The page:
Ehrgeiz's Quest Mode was one of the most ambitious and interesting bonus modes seen in a fighting game to date, and featured a respectable amount of depth. Quest Mode is basically a "Hack and Slash" style action-RPG which begins in a dungeon in a parallel universe, and later moves to a nearby inn.
The player can explore the town and enter the dungeon, which contains randomly generated maps, in search of artifacts and power-ups. It's pretty addicting the first time through, though it lacks any real storyline. Ehrgeiz also features an entertaining (but random) Mini Game Mode, including track & field events, as well as a version of the board game, Othello. These extra modes added a lot of personality and replayability to the home version of Ehrgeiz.










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Page Updated: May 14th, 2024
Developer(s): Dream Factory
Publisher(s): Namco   Arcade
Square Electronic Arts  
Square Enix   PSN
Designer(s): Seiichi Ishii
Platform(s): Arcade, PS1, PSN
Release Date(s): Feb. 26th, 1998              Arcade
Mar. 19th, 1998             Arcade
Dec. 17th, 1998              PS1
May 30th, 1999              PS1
Feb. 8th, 2000                 PS1
July 9th, 2008                  PSN
Characters Godhand, Yoko Kishibojin, Wolf Girl Jo, Dasher Inoba, Prince Doza, Koji Matsuda, Sasuke, Lee Shuwen, Clair, Han Dae Han, Django, Cloud Strife, Tifa Lockheart, Vincent Valentine, Yuffie Kisaragi, Zack Fair, Sephiroth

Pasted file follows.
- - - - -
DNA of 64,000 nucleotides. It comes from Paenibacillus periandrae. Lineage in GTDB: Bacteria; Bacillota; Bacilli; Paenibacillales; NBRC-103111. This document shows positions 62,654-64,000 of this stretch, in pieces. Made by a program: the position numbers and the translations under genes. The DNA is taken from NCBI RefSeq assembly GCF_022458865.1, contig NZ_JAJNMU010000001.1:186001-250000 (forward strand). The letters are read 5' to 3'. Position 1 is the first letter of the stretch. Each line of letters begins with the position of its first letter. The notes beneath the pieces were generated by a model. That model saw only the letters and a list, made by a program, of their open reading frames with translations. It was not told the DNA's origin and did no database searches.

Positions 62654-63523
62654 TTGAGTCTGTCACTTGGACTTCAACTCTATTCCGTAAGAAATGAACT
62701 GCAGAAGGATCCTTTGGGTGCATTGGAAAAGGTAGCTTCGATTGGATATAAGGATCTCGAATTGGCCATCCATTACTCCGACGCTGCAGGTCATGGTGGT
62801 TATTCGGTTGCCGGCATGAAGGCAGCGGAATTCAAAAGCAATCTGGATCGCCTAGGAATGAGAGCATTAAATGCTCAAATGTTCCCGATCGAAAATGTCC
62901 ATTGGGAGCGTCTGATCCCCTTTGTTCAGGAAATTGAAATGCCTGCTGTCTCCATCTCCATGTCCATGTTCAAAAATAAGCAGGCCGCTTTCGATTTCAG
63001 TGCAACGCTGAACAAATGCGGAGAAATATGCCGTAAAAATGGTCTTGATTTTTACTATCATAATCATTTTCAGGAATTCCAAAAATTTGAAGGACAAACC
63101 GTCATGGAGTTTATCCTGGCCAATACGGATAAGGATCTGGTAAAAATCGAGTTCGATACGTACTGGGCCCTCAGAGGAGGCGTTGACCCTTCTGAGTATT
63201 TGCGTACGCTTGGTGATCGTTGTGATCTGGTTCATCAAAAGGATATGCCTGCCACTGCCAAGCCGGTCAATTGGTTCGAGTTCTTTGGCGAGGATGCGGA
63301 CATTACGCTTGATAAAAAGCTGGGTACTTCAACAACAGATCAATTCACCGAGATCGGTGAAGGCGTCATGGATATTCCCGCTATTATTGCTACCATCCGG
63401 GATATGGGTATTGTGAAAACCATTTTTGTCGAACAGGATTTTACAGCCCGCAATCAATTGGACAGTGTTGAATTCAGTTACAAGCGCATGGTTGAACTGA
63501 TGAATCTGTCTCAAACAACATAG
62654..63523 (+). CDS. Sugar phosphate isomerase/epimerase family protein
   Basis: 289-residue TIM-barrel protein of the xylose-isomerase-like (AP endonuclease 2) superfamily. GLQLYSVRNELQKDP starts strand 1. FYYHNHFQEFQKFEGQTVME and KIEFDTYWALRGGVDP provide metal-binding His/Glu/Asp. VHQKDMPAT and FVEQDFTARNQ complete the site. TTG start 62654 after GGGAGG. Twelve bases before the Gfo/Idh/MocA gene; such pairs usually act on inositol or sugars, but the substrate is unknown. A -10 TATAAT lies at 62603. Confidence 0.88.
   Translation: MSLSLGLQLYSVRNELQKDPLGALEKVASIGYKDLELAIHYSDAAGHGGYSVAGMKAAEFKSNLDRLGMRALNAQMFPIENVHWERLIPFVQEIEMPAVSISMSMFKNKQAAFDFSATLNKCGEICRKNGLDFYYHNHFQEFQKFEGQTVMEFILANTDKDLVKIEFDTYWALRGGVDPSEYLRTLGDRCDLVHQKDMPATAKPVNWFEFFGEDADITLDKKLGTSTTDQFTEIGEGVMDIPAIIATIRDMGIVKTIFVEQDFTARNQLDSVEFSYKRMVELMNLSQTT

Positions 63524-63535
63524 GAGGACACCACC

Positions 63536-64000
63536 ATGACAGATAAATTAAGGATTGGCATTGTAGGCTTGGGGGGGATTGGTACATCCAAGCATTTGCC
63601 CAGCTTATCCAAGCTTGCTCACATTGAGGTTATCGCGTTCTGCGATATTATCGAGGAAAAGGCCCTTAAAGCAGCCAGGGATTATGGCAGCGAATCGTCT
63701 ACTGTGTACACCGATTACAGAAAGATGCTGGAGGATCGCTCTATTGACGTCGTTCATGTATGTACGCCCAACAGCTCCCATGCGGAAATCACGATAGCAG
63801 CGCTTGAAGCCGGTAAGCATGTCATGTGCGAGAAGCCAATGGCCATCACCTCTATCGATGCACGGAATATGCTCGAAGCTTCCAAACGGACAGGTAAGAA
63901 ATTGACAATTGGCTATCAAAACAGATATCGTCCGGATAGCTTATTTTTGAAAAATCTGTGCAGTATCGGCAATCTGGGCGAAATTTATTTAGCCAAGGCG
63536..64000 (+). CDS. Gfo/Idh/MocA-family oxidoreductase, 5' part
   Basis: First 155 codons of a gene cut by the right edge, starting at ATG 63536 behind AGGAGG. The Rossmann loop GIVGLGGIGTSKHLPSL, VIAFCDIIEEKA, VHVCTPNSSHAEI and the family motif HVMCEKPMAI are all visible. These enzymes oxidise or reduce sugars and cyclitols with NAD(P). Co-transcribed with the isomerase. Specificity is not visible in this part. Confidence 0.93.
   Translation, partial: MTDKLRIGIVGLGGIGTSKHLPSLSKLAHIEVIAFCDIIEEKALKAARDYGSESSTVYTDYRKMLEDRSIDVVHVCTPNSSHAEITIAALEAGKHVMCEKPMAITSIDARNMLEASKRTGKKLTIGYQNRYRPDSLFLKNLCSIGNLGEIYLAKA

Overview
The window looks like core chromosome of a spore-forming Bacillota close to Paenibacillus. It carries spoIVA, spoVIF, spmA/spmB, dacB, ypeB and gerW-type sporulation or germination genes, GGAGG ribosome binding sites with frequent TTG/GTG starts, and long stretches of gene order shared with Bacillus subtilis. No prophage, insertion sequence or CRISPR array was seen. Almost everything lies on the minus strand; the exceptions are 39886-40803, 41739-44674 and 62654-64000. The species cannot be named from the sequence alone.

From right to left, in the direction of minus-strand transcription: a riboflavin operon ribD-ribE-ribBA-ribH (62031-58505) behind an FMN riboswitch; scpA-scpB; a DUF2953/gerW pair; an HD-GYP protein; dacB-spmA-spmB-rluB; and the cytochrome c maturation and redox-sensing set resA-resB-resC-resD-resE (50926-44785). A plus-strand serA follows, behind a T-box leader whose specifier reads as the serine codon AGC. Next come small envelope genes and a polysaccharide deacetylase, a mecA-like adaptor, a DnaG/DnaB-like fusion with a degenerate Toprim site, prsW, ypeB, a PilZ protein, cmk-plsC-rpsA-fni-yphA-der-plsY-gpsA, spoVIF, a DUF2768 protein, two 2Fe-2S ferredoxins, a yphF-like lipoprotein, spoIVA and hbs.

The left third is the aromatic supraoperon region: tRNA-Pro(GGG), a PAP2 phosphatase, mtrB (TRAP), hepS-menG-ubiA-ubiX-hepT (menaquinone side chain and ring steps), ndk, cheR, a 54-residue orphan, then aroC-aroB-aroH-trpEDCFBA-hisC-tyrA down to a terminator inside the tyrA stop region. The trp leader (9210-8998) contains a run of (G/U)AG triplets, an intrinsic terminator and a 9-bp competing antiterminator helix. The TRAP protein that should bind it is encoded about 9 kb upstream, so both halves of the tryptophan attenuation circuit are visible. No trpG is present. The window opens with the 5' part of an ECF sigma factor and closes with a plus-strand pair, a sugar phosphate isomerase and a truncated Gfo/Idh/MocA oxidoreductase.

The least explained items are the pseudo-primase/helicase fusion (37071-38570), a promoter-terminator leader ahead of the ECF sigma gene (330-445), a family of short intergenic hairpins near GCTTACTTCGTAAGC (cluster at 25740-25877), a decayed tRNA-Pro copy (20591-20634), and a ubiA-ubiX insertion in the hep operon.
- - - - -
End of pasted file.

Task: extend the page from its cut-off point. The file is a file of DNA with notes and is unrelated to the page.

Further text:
Featured Video:

Related Games: Tobal No. 1, Tobal 2, TEKKEN 3, TEKKEN 2, Bushido Blade 2, Soul Blade, Soul Calibur, Battle Arena Toshinden 3, Bloody Roar, Guilty Gear X, Mace: The Dark Age, Fighting Vipers 2, Fighting Layer, Street Fighter EX2, Power Stone, Granblue Fantasy Versus

Gameplay Engine

 7.0 / 10

Story / Theme

 8.0 / 10

Overall Graphics

 8.0 / 10


 8.0 / 10

Music / Sound Effects

 8.0 / 10


 9.0 / 10

Art Direction

 9.0 / 10


 6.0 / 10

Options / Extras

 8.5 / 10

Intro / Presentation

 8.5 / 10

Replayability / Fun

 7.5 / 10

"Ouch" Factor

 8.0 / 10


 8.0 / 10


 8.2 / 10

 Review based on PS1 version      


Final Words: Ehrgeiz was a very unorthodox yet very interesting fighting game project from Namco & Squaresoft. That said, what a cool collaboration this was for '98 (and very before its time). While the free-roaming gameplay may've not appealed to everyone (least of all traditional FG players), Ehrgeiz was respectably ambitious and innovative for a console fighting game.

Ehrgeiz's diverse character roster, great art direction, stylish CG intro, and entertaining bonus modes made the console version a fighting game package you'd feel proud to own in the late 90's. To not call this game a "rare PS1 gem" would probably mean you didn't own a PS1 (and didn't know what you were missing).

Of course, the fact that Final Fantasy VII characters were playable definitely added hype to the game. For any sort of FFVII fan, it was epic at the time to see FFVII's well-known characters in an actual fighting game... even though their movesets and in-game personas came up a bit short.

Either way, Ehrgeiz's roster was attractive and unique. The game's exclusive character designs aren't half bad themselves, but some are a bit underdeveloped. In retrospect, Ehrgeiz was a particularly "fun" and innovative title that stood on its own. It did a lot of things right. Maybe if the game got a sequel, the gameplay could've taken the step forward it needed to stay competitive in the late 90's. By the way, "Ehrgeiz" means "ambition" in German. Random Fun Fact: I am part German.
~TFG Webmaster | @Fighters_Gen